Once upon a time there was a plain chef that lived on the prairie. People came from far away to eat his pointy spaghetti which he prepared in various ways always ensuring that there was no overlap… but by far his favourite dish was the solitary spaghettum snack, which he prepared by laying a pointy spaghettum on a 5×5 plate so that the distance between successive points increased:
One day, a wise old woman hobbled into the store, sat down on a stool, and ordered the solitary spaghettum snack with 10 points (including the two ends). The plain chef scratched his head. He had made dishes with 9 points, but never 10. Luckily for him, you were on a stool close-by and had overheard the conversation.
Each point must be in the centre of a diamond region formed by the circles.
This spaghettum has 9 points. Hint
- By the time the plain chef had figured out how to make a 10 point solitary spaghettum snack, the wise old woman was very hungry and after eating the 10 point spaghettum immediately ordered a 16 point solitary spaghettum meal on an 8×8 plate.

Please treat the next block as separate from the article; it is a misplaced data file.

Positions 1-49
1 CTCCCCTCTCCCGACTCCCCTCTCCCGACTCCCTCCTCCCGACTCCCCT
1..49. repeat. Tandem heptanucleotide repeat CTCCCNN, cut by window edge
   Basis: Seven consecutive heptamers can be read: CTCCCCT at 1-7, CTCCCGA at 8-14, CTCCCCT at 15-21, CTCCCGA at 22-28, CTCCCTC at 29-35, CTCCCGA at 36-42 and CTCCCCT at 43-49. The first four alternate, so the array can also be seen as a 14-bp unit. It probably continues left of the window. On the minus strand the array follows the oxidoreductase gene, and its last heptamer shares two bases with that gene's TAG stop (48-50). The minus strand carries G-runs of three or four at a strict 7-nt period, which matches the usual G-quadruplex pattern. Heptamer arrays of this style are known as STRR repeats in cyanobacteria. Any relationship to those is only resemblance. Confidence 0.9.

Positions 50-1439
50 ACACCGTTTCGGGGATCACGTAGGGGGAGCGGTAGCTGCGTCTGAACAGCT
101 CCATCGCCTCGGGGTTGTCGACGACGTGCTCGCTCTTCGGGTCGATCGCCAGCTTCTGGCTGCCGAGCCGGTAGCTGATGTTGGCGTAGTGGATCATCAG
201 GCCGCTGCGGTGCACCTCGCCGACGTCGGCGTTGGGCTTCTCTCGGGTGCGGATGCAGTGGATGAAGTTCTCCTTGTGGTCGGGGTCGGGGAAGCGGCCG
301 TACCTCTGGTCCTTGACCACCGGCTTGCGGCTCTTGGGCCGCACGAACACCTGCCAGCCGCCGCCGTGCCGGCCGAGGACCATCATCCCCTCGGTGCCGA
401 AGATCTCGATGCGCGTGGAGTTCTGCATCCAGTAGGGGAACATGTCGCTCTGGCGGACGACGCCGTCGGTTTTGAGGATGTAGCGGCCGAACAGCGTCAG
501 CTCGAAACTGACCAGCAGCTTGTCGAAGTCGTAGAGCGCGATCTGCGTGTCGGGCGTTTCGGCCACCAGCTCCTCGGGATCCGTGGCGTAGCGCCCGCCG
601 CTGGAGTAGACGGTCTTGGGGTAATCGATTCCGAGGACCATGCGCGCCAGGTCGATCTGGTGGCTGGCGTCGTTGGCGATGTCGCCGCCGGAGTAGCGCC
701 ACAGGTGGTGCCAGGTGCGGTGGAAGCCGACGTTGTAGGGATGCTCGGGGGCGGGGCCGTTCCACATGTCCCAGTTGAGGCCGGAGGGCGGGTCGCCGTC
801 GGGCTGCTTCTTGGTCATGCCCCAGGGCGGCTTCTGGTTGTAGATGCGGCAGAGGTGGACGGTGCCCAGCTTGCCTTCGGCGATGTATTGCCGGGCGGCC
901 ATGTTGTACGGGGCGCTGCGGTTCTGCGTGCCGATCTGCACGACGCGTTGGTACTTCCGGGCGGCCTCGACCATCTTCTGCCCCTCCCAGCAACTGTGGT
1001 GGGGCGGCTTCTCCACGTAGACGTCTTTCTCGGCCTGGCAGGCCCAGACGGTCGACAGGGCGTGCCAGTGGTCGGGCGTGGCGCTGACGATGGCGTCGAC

A spaghettum with 14 points.
A spaghettum with 15 points.
Click here for a 16 point spaghettum hint.
Prove that for a plate of side N there that there always exists a spaghettum of at least length 2N-1. Is this number usually the maximum?
The Math in This Problem:
This brainteaser involves the analysis of lines, dimensions, and shapes. Using the knowledge they have of these fundamental notions of mathematics, students are faced with a problem involving patterns and deriving formulas to representing such patterns.